A Christian college in Kentucky has experienced a religious awakening

WILMORE, KENTUCKY, is the kind of quaint town (population 6,027) you might drive through and forget. Perhaps if you stop at the intersection of Main Street and Lexington Avenue you may notice a white Presbyterian chapel and a redbrick Baptist church on opposite corners—reminders of a bygone era when America was staunchly Christian. But over the past two weeks this sleepy town has turned into a pilgrimage site for tens of thousands of people who believe God’s presence has descended on the campus of Asbury University, a private Christian school where students have been worshipping nonstop for days. They are calling it a spiritual revival.

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To an outsider the scenes inside Asbury may seem perplexing. Students are crying, jumping, praying, shouting and singing. News of an unending worship service on campus went viral online. On TikTok, a social-media app, the hashtag #asburyrevival has been posted nearly 100m times. Joel Podeszwik, an insurance salesman and a lay minister from San Diego, California, travelled to Wilmore to see it with his own eyes. “I wanted to be in a place where God is pouring his spirit,” he says. An Asbury spokesperson estimates that up to 70,000 people from across America and even overseas have come to experience the numinous air inside the university’s chapel.

Generation Zers—those born between 1997 and 2012—are not known for their piety. A third are non-religious and nearly one in five are agnostic or atheist, the most of any generation. They grew up in less devout homes and start questioning their beliefs at a younger age, according to the Survey Centre on American Life, part of AEI, a think-tank. But it would be premature to conclude they are giving up on faith. The Barna Group, a research firm, reports that over half of Gen Zers aged 13-17 say they want to learn more about Jesus. Another survey, by the American Bible Society, a religious outfit, found that over 70% of Gen Zers express interest in the Bible. And the Pew Research Centre found in a poll published in 2020 that four in ten teenagers believe in God with “absolute certainty”.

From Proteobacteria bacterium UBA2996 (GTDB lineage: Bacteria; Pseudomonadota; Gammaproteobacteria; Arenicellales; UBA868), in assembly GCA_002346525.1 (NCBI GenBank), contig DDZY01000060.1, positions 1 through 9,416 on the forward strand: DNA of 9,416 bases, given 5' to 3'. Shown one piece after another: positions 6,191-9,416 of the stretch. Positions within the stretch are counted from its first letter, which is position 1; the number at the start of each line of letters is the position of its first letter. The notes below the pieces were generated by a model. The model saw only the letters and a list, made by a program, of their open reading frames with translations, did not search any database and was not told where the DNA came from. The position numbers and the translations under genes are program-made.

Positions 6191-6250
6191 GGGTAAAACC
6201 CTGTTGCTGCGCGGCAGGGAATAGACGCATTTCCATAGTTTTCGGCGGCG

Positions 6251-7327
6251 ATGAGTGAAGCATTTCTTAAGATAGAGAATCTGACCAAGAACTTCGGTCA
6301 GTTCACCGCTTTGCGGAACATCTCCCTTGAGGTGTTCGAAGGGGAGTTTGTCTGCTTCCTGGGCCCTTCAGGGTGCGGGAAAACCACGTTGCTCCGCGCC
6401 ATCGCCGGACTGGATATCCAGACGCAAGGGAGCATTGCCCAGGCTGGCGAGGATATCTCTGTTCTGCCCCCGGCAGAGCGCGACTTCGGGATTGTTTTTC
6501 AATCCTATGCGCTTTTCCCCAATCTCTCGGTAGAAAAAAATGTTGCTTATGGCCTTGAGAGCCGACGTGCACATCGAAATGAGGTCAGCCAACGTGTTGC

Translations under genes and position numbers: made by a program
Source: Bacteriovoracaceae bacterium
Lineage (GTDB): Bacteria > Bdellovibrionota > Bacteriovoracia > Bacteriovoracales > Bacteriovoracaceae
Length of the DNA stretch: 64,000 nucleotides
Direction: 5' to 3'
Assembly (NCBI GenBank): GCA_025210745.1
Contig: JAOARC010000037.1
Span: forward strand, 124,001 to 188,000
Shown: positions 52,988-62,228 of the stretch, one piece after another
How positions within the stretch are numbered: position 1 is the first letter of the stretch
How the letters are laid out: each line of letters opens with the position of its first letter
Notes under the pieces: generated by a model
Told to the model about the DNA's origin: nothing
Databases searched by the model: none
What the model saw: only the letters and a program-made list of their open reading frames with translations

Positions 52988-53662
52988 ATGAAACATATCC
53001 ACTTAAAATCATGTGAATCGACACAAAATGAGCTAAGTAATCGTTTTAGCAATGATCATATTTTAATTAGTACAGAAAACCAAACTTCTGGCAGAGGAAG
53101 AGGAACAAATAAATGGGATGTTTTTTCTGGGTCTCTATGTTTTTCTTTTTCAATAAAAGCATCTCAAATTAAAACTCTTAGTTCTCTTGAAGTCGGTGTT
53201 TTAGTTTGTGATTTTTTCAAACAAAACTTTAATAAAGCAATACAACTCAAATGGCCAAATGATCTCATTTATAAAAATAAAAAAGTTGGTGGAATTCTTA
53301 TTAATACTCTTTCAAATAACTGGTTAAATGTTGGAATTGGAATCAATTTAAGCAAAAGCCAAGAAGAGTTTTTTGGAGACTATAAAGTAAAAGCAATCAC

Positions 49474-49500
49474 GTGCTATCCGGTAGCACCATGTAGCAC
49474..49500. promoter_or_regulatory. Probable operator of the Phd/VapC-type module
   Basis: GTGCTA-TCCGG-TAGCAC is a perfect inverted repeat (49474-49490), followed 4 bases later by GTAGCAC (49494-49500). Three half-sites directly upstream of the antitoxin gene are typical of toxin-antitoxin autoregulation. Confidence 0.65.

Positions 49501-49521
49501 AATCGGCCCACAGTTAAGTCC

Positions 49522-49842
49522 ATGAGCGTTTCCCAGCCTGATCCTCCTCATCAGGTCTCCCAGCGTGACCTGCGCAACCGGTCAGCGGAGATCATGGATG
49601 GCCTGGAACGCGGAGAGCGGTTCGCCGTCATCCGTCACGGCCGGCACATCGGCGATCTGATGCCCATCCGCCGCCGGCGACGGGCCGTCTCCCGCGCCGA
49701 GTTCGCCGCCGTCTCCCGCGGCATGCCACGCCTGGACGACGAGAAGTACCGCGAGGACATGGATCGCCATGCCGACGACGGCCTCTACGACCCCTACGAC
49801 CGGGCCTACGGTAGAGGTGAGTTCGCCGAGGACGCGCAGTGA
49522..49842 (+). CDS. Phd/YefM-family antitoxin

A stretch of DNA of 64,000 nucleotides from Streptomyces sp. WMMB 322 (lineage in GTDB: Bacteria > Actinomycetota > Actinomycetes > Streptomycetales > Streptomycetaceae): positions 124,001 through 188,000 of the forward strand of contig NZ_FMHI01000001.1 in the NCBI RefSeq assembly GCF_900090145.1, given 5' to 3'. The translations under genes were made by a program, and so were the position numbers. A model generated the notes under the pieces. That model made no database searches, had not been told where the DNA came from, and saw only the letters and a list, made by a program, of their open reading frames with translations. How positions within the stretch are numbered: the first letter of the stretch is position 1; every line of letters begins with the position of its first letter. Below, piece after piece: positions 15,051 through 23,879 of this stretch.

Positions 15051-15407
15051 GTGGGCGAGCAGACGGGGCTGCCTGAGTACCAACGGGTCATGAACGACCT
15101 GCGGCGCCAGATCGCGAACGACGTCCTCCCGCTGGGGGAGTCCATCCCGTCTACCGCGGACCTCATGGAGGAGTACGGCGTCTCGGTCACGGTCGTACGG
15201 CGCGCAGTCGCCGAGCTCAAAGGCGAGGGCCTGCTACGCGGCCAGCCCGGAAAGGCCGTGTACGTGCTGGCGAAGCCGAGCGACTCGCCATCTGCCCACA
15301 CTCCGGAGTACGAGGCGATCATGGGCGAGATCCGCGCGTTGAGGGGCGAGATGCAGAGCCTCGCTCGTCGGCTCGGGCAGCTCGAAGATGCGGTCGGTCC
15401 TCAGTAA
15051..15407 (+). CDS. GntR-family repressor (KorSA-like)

Kevin Brown, Asbury’s president, thinks younger folk prize authenticity above all else. He says they are not asking, “What do you believe?”, but “Does this work?” Research from a global study of Gen Zers by the Barna Group backs his hunch: respondents were more likely to say they wanted to see Jesus’s teachings promote good than know whether they were true.

Take the revival at Asbury, which began on February 8th. The service that preceded it was “unremarkable”, says Mr Brown. The volunteer preacher who spoke that night confessed he had “totally whiffed” the sermon—a sports term for missing the mark. The music is simply vocals, a piano and acoustic guitars. There is no programme, no one calling the shots—a point Asbury’s spokespersons stress. The revival seems the opposite of organised religion.

In some ways, it is also a rebuttal of religious politics. When Tucker Carlson, a popular Fox News host, requested permission to visit the campus, the university declined. What is happening on campus is purely spiritual, a university spokesperson told Mr Carlson’s crew. “Jesus doesn’t care about politics,” says Alexandra Presta, a senior at Asbury and editor of the university’s newspaper. “He just wants you no matter who you are, and he loves you no matter what political party you identify as.”

Younger Christians, though conservative, seem tired of their parents’ culture wars—polls suggest they rate LGTBQ issues, a hot topic among Republicans, lower than gun violence and racial justice. They have witnessed moral failures of church leaders and the rise of extremists who identify as Christians. Ryan Burge, who studies religious trends, says Gen Zers have grown wary of institutions, and reckons this is why so many are religiously unaffiliated.

After two weeks the university has decided to move services off campus. The revival, Mr Brown believes, will continue elsewhere. (Students at other colleges are reported to be trying to start revival meetings.) Some curmudgeons say this is prematurely ending a movement from God. Ms Presta disagrees: “We can’t stop something we didn’t start.”

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